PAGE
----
“The best things in life are free, but you can give them to the birds and the bees. I want money…that’s what I want.” The song “Money” finds its origins with Barrett Strong, but you and I are probably most familiar with the version performed by the Beatles.
Greed: when having enough is never enough. We live in a world of endless consumer choice. And with so many choices before us, we feel exhausted with having to “keep up.” The result is that we’ve learned to live with relatively little margin—both in terms of finance as well as time. But spiritually speaking, greed doesn’t simply reveal our lust for more; it also reveals a lack of contentment in what we have. The poet Thoreau once wrote that “most men live lives of quiet desperation,” but the bustling of the average shopping mall, or the array of consumer products available online reveal that our desperation is anything but quiet. And what we won’t hear above the noise, is trust. In fact, according to social analyst Juliet B. Schor, most money is spent in trying to keep up with a fast-paced world.
“[W]hat stands out most about much of the recent spate of spending is its defensive character. Parents worry that their children need computers and degrees from good colleges to avoid being left behind in the global economy. Children, concerned about being left out in the here and now, demand shoes, clothes, and video games….Increasingly overworked, adults need stress-busting weekends, microwaves, restaurants meals, and takeout to keep up with their daily lives. But the cost of each of these conveniences adds up. (Juliet B. Schor, The Overspent American)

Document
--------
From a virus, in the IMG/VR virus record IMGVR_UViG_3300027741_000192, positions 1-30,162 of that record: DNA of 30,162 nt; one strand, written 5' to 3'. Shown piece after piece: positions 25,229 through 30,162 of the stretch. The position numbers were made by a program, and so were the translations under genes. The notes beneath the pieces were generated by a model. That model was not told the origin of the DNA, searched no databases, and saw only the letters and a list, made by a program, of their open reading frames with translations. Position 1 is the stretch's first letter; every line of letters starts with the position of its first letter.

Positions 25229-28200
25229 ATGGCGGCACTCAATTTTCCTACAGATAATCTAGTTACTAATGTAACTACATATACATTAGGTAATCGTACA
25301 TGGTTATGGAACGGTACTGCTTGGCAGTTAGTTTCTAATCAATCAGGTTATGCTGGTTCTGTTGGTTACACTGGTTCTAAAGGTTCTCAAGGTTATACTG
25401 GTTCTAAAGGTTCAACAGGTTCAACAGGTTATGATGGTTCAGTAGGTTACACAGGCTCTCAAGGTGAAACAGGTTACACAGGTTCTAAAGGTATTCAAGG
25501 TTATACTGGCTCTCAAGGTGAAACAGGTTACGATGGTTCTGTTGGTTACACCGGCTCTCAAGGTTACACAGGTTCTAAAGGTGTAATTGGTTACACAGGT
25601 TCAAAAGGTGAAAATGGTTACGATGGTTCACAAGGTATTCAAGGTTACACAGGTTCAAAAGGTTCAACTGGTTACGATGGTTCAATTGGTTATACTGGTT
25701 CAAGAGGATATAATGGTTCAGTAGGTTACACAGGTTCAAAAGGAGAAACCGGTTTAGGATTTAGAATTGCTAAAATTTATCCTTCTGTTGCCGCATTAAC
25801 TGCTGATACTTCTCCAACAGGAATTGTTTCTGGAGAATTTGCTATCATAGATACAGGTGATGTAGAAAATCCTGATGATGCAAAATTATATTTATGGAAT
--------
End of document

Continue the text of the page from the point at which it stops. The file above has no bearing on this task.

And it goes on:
Consumerism becomes the means by which we weather the storms of modern life. But the gospel says that such things will never truly satisfy you. Jesus warns His followers not to find their treasure on earth, “where moth and rust destroy” (Matthew 6:19). Instead we should find our contentment and satisfaction in God.
This is what David essentially says in the sixteenth Psalm.
THINGS FALL APART
Some translations may label this psalm as a “mikhtam” of David. Like selah, the word mikhtam is a musical term whose precise meaning has been lost to the pages of history. Like the other “trust psalms,” David indicates some sort of suffering, but he never goes into detail. Instead, the character of God becomes the focus of the psalm, and this forms the basis for David’s trust:
1 Preserve me, O God, for in you I take refuge.
2 I say to the Lord, “You are my Lord; I have no good apart from you.”
3 As for the saints in the land, they are the excellent ones, in whom is all my delight.
David says that he has “no good apart from [God].” If God is the author and creator of every earthly joy, then surely we can’t find joy and satisfaction outside His will. Yet there are those who attempt to do exactly that. If I look to money, wealth, and things for satisfaction, then those things become the true “gods” of my heart. Listen to what David sings:
4 The sorrows of those who run after another god shall multiply; their drink offerings of blood I will not pour out or take their names on my lips.